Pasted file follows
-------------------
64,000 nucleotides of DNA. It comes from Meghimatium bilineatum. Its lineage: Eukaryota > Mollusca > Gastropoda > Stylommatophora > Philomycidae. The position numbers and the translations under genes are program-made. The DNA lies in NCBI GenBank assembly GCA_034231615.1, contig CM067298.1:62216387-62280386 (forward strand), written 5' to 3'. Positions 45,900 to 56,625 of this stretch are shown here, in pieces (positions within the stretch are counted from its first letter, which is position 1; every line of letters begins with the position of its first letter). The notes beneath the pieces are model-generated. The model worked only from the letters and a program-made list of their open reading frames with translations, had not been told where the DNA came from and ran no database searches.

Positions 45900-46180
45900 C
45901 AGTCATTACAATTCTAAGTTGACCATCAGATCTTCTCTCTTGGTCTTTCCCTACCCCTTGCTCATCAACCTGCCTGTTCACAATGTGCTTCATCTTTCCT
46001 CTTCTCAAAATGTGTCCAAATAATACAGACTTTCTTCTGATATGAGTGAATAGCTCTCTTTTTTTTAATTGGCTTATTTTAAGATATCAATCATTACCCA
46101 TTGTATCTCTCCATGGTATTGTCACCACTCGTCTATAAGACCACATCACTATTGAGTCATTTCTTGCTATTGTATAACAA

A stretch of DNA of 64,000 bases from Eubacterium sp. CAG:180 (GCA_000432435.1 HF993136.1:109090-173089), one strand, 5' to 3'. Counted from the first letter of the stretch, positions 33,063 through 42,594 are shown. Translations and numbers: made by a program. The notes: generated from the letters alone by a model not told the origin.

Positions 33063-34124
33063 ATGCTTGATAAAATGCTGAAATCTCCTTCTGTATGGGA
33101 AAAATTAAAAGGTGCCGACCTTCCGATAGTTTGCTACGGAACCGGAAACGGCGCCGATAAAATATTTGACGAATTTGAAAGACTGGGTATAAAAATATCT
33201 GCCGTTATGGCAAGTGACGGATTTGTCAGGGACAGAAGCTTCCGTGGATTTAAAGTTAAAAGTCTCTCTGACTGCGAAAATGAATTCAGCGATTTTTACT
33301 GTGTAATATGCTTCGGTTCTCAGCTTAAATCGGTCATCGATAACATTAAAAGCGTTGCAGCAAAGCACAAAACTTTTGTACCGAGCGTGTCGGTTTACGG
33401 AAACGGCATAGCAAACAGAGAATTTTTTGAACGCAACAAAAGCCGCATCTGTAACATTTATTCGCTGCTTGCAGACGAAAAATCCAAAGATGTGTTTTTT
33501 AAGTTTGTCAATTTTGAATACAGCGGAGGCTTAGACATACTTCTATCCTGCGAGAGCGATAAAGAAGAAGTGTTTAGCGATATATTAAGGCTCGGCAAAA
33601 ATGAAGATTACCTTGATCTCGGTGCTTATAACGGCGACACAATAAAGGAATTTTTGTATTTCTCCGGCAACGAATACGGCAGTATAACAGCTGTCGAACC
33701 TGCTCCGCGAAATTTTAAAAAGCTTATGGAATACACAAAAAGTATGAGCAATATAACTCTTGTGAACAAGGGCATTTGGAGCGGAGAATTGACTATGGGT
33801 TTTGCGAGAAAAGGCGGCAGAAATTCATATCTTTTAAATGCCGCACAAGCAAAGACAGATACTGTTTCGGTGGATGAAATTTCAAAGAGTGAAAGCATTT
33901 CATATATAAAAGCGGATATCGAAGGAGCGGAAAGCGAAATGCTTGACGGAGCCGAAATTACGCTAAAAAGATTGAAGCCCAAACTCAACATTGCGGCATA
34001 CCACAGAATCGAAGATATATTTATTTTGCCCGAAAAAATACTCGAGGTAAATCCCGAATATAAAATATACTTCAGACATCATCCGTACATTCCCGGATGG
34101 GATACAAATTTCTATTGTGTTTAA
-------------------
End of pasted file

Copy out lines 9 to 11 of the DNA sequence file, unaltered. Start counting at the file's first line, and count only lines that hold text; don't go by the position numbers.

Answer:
33063 ATGCTTGATAAAATGCTGAAATCTCCTTCTGTATGGGA
33101 AAAATTAAAAGGTGCCGACCTTCCGATAGTTTGCTACGGAACCGGAAACGGCGCCGATAAAATATTTGACGAATTTGAAAGACTGGGTATAAAAATATCT
33201 GCCGTTATGGCAAGTGACGGATTTGTCAGGGACAGAAGCTTCCGTGGATTTAAAGTTAAAAGTCTCTCTGACTGCGAAAATGAATTCAGCGATTTTTACT